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A little while ago I decided that our Jack Russell Milo would benefit from a playmate. Now, I'm not sure if he would have agreed with me back then because I am sure he was perfectly happy being top dog, but if I'm honest, I really wanted another puppy. It has been so much fun raising Milo, taking him to puppy school and watching him become a balanced, happy, well socialised dog and I wanted to do it all again. So, a few weeks ago we bought our little addition to the family home. Elsie is a Staffordshire Bull Terrier, a sweet, chunky, mini bulldozer of a puppy with no sense of danger who adores her packmate Milo and follows him round the house, completely ignoring his grumbles. The couple who own Elsie's mum and dad had done a great job with her, she was paper-trained and knew the sit command when she came to us and we have enroled her into puppy school, which starts in a couple of weeks, but we wanted to teach her a few tricks ourselves so when I was at the vets I bought some of these training treats.
The treats come in small packets or larger tubs of 250g. I bought a tub for £3.49 which will last for ages as the treats are tiny. They are suitable for puppies aged 8 weeks and over and each treat has just one calorie which means that they can be given as a supplement to her normal food without me having to worry too much about her piling on the weight. As she is growing so fast at the moment, and is active during the day, I feel I can give these and not do any damage. Chicken flavoured and shaped like little hearts, Elsie loves them. They smell quite strong so I think they are packed with flavour for maximum appeal, but I can't vouch for the taste myself, although I have been known to taste some of my dogs treats, just out of curiosity! (Gravy bones definitely do not taste of gravy in my opinion)
I carry some of these Coachies with me in a sandwich bag when we go on walks and like Scooby Doo with Scooby Snacks, she will do just about anything for them. She never seems to tire of the taste and Milo likes them too so I think they have been a good buy and I will definitely be purchasing more.
Elsie is a very smart puppy so we have already mastered "paw" and "down" and I suspect she will ace puppy school, and thankfully Milo has bonded with her too so we are a happy household.
We were told the best way to train our puppy was to use treat training rather than any other methods, and especially those that inflict negative attitude towards the dog. I was a bit sceptical at first about feeding the dog too many treats and him becoming overweight. But he runs around so much, he burns it off and it really does help to increase the speed of training, the dog learns he/she will be rewarded for answering your commands.
What treats to use?
We choose Puppy Coachies, 1) They were on sale in Pets at Home (our local pet shop), 2) They are designed specifically for puppies from 8 weeks up, where as a lot of the other options were for 3 months up due to the content, which could possibly upset a puppy's tummy. 3) They are designed as training treats to run alongside meals. 4) They are quite small but big enough for a puppy to enjoy. 5) They are chicken and rabbit flavour and our puppy is every happy to have chicken (he's knows this flavour well).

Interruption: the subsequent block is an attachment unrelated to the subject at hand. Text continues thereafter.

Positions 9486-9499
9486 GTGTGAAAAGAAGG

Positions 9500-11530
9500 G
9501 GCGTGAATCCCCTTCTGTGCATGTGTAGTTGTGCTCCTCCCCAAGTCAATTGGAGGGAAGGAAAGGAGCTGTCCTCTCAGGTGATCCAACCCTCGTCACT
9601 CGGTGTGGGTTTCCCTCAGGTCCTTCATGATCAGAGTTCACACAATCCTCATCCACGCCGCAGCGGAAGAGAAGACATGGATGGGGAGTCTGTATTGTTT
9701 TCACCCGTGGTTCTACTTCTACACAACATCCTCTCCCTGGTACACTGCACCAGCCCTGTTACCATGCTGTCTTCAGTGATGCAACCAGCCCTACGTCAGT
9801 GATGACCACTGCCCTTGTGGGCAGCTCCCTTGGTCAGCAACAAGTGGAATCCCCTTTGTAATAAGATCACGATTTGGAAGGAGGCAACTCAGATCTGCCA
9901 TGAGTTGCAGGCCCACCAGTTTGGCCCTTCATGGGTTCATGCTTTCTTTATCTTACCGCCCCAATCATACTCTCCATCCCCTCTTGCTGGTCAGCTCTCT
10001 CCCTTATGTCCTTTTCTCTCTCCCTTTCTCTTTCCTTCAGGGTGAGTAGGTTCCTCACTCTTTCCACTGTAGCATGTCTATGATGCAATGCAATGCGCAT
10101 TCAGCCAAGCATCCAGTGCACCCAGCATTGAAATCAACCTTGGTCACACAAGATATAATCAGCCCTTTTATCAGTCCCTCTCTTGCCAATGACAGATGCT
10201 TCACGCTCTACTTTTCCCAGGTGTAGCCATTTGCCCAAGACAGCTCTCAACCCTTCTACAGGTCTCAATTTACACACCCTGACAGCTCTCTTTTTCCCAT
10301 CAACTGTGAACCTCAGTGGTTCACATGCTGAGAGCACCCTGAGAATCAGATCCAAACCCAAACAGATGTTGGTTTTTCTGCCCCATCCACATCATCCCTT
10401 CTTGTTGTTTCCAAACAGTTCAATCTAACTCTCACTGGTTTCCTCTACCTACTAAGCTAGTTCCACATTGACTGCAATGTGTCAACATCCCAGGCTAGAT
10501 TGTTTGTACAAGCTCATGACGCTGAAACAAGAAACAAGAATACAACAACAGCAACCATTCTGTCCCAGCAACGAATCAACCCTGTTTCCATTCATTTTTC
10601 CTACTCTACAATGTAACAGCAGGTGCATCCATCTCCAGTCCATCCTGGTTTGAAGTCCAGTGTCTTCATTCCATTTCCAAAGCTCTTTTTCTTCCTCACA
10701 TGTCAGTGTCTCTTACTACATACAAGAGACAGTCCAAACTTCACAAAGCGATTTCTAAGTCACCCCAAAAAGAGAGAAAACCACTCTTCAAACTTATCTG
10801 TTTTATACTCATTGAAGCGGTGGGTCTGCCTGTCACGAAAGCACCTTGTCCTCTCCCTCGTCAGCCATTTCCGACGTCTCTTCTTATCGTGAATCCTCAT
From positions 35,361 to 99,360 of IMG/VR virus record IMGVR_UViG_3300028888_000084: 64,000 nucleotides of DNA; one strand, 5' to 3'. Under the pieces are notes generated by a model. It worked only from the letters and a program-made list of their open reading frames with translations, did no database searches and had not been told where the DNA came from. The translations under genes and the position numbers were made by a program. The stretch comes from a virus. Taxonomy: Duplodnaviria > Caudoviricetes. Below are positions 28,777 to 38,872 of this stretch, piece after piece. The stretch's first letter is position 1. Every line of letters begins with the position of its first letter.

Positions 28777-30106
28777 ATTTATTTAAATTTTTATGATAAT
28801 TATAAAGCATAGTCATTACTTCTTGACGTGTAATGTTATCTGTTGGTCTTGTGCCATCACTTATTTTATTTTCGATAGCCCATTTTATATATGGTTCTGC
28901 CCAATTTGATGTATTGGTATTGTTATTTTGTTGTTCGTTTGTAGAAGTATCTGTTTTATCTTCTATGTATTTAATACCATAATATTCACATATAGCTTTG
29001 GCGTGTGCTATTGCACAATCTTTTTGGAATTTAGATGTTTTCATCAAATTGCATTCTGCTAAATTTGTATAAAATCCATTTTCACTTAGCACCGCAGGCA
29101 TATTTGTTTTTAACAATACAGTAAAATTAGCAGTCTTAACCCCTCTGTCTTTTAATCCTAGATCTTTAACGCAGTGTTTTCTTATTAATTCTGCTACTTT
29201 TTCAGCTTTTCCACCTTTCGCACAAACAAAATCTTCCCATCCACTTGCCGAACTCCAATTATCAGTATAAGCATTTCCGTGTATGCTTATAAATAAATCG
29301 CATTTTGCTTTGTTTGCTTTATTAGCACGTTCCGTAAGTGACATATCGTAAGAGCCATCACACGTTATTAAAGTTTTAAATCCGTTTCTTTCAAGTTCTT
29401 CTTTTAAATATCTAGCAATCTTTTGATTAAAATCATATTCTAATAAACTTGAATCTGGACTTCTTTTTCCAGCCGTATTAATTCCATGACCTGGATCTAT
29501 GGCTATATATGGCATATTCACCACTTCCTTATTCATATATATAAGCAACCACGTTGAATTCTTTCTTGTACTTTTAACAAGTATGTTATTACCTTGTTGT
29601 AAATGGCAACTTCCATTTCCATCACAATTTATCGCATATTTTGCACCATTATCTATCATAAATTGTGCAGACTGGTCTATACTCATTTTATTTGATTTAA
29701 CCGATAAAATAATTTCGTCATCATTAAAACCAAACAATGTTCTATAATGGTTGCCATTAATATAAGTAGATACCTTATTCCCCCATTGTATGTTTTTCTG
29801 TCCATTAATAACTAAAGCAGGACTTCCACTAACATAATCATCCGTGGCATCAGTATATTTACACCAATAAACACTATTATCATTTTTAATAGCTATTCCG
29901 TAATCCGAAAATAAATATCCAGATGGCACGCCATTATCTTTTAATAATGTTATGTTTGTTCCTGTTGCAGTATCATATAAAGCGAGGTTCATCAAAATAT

These treats are also recommended by Dr Roger Mugford, who is a dog expert and has written many books about dog training and keeping dogs.
What is a Puppy Coachie?
They are all one colour, mustard is the best way to describe them. They are cut in to heart shapes (I don't know why) and they are about the size of your nail on your little finger. Fairly small, they do come in different widths but I think that is just the cutting machine. They are quite deep. The packet says they are chicken and rabbit flavour, to which you will have to trust them, as I can't say I've tried them. My dog however who is a major fan of food in general, particularly likes chicken and he scoffs these down.
The packet is red, foil and heat sealed. There is a picture of a puppy on the front. You can also buy adult dog Coachies that come in a blue foil wrapper. You can also buy the larger size which is the plastic transparent tub. Depending on the age is again dependant on the colour. The smaller 75 gram bag contains enough Coachies to last me and my puppy 4 days. (We do subsidise litter training with small pieces of chicken though).
Why use Treats at all?
Many vets and training schools suggest using treats is the best way to train a dog. I must say I'm not a fan of choke chains, water in the face and other physical methods. Although pushing a dogs bum down used to be an acceptable method of teaching sit, now hand movements with treats is the preferred and often preached method. We use these treats as they are specifically for puppies, so they are sensitive on their tummies and good for them.
These treats won't cost the earth, a small 75 gram packet will cost you between £1.20 - £1.50 depending on where you buy them. You can also buy large plastic tubs that hold approximately 300 grams and cost more.
Be careful when choosing any treats, make sure they are suitable for your dog and are not high in calories and fat as you don't want to make your dog overweight. Also be aware of checking the ingredients and food content before buying any treats. Often people say if you are feeding your dog dry food, use that as a treat, we are using semi wet though!